Once the centrality of the Party-State to the notion of totalitarianism is understood and accepted, it becomes easier to concede that terror and propaganda are necessary developments of it, but only as manifestations, as extensions that may be delayed in time or be contemporaneous with the appearance and consolidation of the Party-State but cannot be taken in isolation from it as if they could stand on their own! This is the crucial and fatal mistake that some historians make when they fail to identify totalitarianism as a distinct and novel form of the autocratic state.
This is a failure that can be as deleterious as that of bourgeois parliamentary and social institutions to detect the emergence of fascist movements themselves early enough for them to be countered, and to identify the fascist threat as a phenomenon completely new and deleterious to the very existence of the democratic and liberal State; and the equally contemptible insane insistence on the part of left-wing movements to apply the term “fascist” to individuals and organizations that do not share their political goals – which serves only to emasculate the potency of the category “fascism” in the battle for political emancipation.
One of the most poignant lessons that we have learned as historians in the emergence of fascism in Europe in the inter-bellum period of the 1920s and 30s was, first, the abysmal failure of parliamentary democracies to appreciate how fascist movements and parties constituted a totally different challenge to democratic institutions in Western nation-states that would lead inexorably and catastrophically to the unprecedented horrors of World War Two; and second, the other mistake, made this time by left-wing movements and organizations, was to affix the label “fascist” to social-democratic and liberal and conservative opponents who, in retrospect, turned out to be the last best hope of avoiding the devastating collapse of democratic parliamentary institutions!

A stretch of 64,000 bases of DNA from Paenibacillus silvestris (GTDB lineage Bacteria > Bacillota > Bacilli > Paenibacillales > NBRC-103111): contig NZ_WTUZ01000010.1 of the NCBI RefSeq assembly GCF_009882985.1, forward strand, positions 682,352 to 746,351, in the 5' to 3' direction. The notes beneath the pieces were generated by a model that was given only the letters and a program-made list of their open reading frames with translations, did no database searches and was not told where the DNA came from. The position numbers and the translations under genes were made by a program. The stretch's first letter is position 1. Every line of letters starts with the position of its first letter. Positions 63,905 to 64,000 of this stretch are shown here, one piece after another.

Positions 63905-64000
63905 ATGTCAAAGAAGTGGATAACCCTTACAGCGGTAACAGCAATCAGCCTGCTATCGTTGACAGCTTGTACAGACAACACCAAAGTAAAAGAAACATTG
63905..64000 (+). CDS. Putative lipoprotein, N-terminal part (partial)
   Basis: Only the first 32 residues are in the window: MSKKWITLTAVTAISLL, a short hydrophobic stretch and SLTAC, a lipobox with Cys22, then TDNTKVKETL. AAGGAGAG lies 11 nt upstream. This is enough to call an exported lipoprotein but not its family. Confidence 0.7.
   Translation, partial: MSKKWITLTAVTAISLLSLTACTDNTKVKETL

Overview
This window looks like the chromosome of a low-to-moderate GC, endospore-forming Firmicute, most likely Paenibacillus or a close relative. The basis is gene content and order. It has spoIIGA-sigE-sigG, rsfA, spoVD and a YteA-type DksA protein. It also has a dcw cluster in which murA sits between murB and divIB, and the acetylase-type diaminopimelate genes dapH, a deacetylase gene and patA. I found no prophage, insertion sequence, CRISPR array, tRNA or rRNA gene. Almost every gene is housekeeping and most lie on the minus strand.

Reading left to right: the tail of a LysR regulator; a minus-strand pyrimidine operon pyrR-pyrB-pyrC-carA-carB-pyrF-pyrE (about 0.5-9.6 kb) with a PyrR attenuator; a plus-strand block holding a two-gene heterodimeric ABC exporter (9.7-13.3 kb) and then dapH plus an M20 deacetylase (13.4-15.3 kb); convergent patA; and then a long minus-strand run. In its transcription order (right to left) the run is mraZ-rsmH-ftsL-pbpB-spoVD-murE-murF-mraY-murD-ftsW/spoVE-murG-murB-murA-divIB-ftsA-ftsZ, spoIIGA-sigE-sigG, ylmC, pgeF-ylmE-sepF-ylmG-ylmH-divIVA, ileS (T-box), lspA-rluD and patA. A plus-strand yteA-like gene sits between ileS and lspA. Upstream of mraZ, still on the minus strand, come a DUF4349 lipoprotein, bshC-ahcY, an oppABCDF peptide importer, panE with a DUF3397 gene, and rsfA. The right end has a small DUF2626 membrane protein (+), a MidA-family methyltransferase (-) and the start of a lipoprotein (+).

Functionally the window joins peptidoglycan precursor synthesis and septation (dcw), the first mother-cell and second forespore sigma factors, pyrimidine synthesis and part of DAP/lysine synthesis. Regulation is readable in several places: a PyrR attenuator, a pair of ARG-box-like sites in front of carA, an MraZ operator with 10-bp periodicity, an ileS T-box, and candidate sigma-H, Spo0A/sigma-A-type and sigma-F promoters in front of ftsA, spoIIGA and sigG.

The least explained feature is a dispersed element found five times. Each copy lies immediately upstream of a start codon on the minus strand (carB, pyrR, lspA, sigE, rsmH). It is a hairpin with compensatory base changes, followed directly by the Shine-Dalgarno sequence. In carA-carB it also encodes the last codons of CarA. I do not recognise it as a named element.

Both these failures are being repeated (as we write!)in the face of the epic upheavals and tremendous challenges posed by relatively recent events such as “globalization” of finance and industrial capital, the Western-capitalist induced mobilization of resources in Communist China, and the concomitant destabilizing effects of neo-liberalist policies in Western democracies in particular.